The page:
Tags: Classroom Teacher | Teaching & Learning Coordinator | Teaching and Learning | Well-being

Many people have discovered for themselves the benefits of meditation and relaxation as a way of releasing stress and tension. More and more people are using short meditations as a way of getting pupils into a good state for learning. If you haven’t tried it yet, the following are simple techniques, which can be done at pretty much any age. You might like to try them yourself before you start using them with pupils so that you feel how quickly or slowly you might want to speak … and then practise leading each meditation in a calm, confident voice.

If you want to ‘sell’ these techniques to pupils, then meditation is simply about relaxing the mind. It counteracts stress, increases concentration and generally makes you feel good. It’s different from the sort of ‘relaxation’ that comes from slumping in front of the telly, and different from falling asleep, and can lead in a very short space of time to a pleasant feeling of relaxed alertness. The more you do it, the easier it is to do and the better you feel. And once you’re in the habit of doing it, it can come in very handy at times when you might be feeling extra stress – just before an exam, for example!

Meditation is related to visualisation and positive thinking, but it is different. Experiment with some of the following examples. The aim is simply to relax the mind. Do not ‘try’ to achieve any particular state, just relax and do the ‘activities’. Typically, you’ll achieve a different state almost every time – welcome them all. You’ll find that some activities can flow on one from another if you have more time, or that you can combine some of them into one activity. Initially though, do them individually and notice how you feel in your mind and body. There are no rules about how often you do it. Little and often can be just as effective as 30 minutes morning and evening. It can be a great way of starting the day, or a lesson.

You can begin with whichever one most attracts you, but if you follow the sequence in which they are written, it will lead you gently into the practice and guide you naturally through many of the experiences and questions which typically arise as you continue with meditation.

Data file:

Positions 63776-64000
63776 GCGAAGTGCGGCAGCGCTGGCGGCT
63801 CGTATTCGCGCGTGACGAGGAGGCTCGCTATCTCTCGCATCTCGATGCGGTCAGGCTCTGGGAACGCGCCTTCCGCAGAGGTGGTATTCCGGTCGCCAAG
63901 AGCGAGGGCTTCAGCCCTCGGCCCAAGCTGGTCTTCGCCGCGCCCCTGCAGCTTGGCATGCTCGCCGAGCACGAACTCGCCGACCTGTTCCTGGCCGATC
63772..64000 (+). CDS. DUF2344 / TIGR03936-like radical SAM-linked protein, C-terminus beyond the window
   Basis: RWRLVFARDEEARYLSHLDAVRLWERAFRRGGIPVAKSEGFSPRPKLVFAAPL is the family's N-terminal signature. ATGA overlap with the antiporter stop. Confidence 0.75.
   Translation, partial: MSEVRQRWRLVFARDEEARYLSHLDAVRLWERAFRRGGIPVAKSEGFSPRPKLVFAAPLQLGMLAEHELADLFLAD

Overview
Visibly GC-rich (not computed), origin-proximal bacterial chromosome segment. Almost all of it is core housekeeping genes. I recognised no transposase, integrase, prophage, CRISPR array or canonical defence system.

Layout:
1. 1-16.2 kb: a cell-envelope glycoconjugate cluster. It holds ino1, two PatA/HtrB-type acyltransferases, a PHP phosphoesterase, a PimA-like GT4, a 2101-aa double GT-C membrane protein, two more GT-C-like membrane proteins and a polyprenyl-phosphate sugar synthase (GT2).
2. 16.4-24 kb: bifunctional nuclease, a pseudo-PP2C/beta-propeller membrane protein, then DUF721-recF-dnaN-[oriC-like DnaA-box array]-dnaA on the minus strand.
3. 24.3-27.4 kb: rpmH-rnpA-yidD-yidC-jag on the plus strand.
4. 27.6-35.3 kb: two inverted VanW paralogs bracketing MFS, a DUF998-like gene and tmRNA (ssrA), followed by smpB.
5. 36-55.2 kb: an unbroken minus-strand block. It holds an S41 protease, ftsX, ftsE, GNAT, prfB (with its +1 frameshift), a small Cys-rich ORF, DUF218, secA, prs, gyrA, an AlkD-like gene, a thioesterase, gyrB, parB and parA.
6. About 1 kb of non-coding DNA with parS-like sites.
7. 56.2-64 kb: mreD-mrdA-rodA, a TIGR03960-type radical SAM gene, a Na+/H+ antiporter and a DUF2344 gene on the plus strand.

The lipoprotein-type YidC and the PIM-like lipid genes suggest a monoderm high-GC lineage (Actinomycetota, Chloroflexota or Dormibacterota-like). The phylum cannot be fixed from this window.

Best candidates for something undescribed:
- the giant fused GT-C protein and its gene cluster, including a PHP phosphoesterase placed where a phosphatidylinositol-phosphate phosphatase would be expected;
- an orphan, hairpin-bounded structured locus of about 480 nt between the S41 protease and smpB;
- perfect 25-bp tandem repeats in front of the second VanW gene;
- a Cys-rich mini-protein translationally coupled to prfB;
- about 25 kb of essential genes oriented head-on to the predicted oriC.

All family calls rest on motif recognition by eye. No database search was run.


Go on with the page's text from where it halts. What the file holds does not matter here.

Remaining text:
Each of the initial activities is written as a script – these are the words you read aloud to guide pupils. If necessary, repeat information from a previous activity.

• Relax from top to toe

Sit well, by sitting up with a straight spine and both feet on the floor, legs slightly apart and hands resting on your lap. Feel your head balanced on the top of your spine. Move it gently forwards and backwards and from side to side until it is upright. Make sure your chin is level with the floor. Close your eyes (or half close your eyes) if that feels comfortable. (It’s fine if some people prefer to keep their eyes open.)

Take a deep breath in through your nose, and as you breathe out (again through your nose) relax from the top of your head down to your feet – head, face, neck, shoulders, arms, hands, fingers, chest, back, stomach, backside, thighs, calves, ankles, feet, toes. Continue to breathe normally. Do it twice more. Breathing in through your nose, and relaxing as you breathe out – head, face, neck, shoulders, arms, hands, fingers, chest, back, stomach, backside, thighs, calves, ankles, feet, toes. And again by yourselves. Breathe in, and relax as you breathe out. … And enjoy the stillness.

Always end a meditation gently, e.g. by rubbing your hands together, taking a deep breath in, covering your eyes with your hands and opening your eyes under your hands as you breathe out. Take your hands down and look around the room.

Always use the same words to start and end a meditation. It will help pupils get into a remembered state more easily.

• Breathe and relax

Sit well. Concentrate on your breathing. Do not breathe in any particular way. Just notice the temperature of the air as it comes in through your nose, and any slight change in its quality as it goes out. We’re just going to do this for two minutes, and then we’ll talk about what you noticed.

[Whatever people notice is fine. If they notice nothing, that’s fine too.]

• Counting breaths